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Nintendo pounces on global piracy outfit

Nintendo and the Hong Kong High Court have crushed a global piracy outfit by seizing over 10,000 illegal devices that violate DS and Wii copyright and trademarks.

Nintendo and the Hong Kong High Court have crushed a global piracy outfit by seizing over 10,000 illegal devices that violate DS and Wii copyright and trademarks.

Game copying devices that connect to the DS and mod chips for the Wii were seized in a raid of Supreme Factory Limited, with French company Divineo SARL also named in the legal action initiated by Nintendo.

"Piracy affects the entire video game industry, from large companies to independent developers," commented Jodi Daugherty, Nintendo of America's senior director for anti-piracy.

"It can destroy years of hard work by a team of very talented software developers, who strive to create games consumers enjoy playing. Copying the developers' work and spreading the game files globally is blatant stealing."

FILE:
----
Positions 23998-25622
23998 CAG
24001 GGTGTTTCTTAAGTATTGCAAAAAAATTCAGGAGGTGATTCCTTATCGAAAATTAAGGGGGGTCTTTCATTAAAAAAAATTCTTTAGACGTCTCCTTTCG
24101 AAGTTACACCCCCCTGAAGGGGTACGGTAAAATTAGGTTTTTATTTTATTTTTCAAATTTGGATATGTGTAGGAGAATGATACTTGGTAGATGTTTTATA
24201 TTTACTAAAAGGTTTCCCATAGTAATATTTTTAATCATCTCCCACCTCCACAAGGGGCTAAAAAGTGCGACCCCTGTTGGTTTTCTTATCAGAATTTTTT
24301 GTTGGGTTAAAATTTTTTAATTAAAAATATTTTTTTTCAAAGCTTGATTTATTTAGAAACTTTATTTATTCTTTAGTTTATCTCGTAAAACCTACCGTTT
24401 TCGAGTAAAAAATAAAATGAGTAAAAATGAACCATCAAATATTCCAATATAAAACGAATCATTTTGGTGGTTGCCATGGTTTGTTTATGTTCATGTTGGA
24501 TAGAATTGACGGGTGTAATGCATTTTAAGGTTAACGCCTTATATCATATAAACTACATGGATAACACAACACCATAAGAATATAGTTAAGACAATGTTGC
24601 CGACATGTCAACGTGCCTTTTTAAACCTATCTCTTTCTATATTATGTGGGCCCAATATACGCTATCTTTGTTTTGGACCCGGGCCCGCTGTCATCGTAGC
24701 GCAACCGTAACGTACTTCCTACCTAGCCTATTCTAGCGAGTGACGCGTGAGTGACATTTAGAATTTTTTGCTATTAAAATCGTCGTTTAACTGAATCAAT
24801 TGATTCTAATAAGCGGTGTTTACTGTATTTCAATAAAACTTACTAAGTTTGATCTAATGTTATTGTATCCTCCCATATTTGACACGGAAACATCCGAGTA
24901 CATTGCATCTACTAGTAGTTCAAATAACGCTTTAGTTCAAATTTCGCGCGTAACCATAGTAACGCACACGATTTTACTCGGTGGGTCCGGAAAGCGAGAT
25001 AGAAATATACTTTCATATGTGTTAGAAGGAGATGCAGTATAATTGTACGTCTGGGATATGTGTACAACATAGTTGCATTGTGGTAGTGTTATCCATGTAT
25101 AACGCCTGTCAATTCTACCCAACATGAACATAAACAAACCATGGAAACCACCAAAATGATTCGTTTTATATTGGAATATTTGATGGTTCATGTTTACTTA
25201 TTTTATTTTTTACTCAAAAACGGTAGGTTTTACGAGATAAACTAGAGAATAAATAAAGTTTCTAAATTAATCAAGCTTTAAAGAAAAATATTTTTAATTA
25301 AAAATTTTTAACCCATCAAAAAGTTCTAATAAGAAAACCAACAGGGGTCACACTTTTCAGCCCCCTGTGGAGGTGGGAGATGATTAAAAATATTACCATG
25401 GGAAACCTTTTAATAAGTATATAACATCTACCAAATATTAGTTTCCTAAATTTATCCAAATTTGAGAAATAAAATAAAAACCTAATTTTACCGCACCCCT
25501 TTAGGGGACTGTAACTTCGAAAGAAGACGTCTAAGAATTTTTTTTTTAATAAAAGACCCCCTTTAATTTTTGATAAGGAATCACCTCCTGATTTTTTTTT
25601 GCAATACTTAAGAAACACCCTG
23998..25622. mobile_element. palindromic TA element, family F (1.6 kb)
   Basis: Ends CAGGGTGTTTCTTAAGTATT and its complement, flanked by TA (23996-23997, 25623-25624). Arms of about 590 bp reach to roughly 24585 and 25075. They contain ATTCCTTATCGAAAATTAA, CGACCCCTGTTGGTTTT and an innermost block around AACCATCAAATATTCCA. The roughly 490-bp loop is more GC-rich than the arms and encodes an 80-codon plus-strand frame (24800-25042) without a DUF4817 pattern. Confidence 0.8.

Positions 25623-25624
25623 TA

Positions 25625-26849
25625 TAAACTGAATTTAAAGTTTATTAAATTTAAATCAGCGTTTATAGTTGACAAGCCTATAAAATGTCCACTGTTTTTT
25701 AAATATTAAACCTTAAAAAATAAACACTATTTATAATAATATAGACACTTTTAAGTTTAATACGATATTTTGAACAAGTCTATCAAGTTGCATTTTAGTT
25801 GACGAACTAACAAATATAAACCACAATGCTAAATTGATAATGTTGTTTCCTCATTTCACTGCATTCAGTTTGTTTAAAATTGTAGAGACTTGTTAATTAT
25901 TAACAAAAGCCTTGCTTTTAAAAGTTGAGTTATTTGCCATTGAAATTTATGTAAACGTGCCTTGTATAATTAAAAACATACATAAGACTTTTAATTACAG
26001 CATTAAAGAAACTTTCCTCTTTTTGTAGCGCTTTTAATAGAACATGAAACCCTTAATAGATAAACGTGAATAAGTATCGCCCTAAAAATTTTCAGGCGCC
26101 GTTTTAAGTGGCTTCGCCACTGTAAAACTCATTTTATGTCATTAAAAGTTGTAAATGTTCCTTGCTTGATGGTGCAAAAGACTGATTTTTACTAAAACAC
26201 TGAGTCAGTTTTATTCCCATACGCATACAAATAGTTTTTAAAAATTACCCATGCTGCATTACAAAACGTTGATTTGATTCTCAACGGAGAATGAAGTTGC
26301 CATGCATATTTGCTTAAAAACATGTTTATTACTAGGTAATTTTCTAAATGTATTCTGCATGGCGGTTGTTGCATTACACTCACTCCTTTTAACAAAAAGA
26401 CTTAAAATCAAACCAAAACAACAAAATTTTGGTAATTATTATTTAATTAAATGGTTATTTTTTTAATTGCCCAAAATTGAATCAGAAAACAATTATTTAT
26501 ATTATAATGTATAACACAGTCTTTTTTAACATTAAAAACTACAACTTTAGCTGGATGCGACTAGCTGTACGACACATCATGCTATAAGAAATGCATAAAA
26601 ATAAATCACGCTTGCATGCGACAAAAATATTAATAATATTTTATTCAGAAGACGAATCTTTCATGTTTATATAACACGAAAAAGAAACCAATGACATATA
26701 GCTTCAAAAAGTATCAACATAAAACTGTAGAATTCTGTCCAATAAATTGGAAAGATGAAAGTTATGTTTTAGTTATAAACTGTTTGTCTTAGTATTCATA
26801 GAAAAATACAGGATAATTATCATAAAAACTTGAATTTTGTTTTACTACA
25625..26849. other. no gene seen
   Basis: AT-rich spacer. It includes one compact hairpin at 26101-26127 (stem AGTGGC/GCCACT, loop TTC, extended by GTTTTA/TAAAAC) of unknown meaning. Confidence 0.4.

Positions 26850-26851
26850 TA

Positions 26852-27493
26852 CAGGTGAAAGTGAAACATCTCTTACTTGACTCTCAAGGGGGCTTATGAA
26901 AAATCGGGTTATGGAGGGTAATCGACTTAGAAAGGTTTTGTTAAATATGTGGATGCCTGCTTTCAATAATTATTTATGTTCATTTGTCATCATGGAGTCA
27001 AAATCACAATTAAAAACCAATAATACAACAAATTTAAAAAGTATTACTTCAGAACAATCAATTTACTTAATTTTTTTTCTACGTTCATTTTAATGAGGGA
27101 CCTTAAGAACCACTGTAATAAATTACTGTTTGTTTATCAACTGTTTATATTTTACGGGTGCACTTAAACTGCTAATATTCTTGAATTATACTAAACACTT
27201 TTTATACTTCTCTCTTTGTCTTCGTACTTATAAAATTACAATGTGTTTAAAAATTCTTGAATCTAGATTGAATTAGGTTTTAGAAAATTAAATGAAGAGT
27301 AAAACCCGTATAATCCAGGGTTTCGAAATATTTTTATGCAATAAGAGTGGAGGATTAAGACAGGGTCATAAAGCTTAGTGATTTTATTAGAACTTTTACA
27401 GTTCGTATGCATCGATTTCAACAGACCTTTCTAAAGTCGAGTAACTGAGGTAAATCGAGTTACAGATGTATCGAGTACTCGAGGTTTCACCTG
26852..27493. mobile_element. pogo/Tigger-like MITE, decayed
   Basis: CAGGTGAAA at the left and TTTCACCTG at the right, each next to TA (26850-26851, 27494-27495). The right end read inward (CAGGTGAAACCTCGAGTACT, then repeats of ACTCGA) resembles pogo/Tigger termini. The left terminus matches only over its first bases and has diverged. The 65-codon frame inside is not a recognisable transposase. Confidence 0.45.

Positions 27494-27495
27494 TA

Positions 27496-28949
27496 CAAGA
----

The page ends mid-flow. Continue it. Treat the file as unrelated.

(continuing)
The High Court has prohibited the companies from further distribution and frozen assets ahead of legal proceedings.

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Matt Martin

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Matt Martin joined GamesIndustry in 2006 and was made editor of the site in 2008. With over ten years experience in journalism, he has written for multiple trade, consumer, contract and business-to-business publications in the games, retail and technology sectors.

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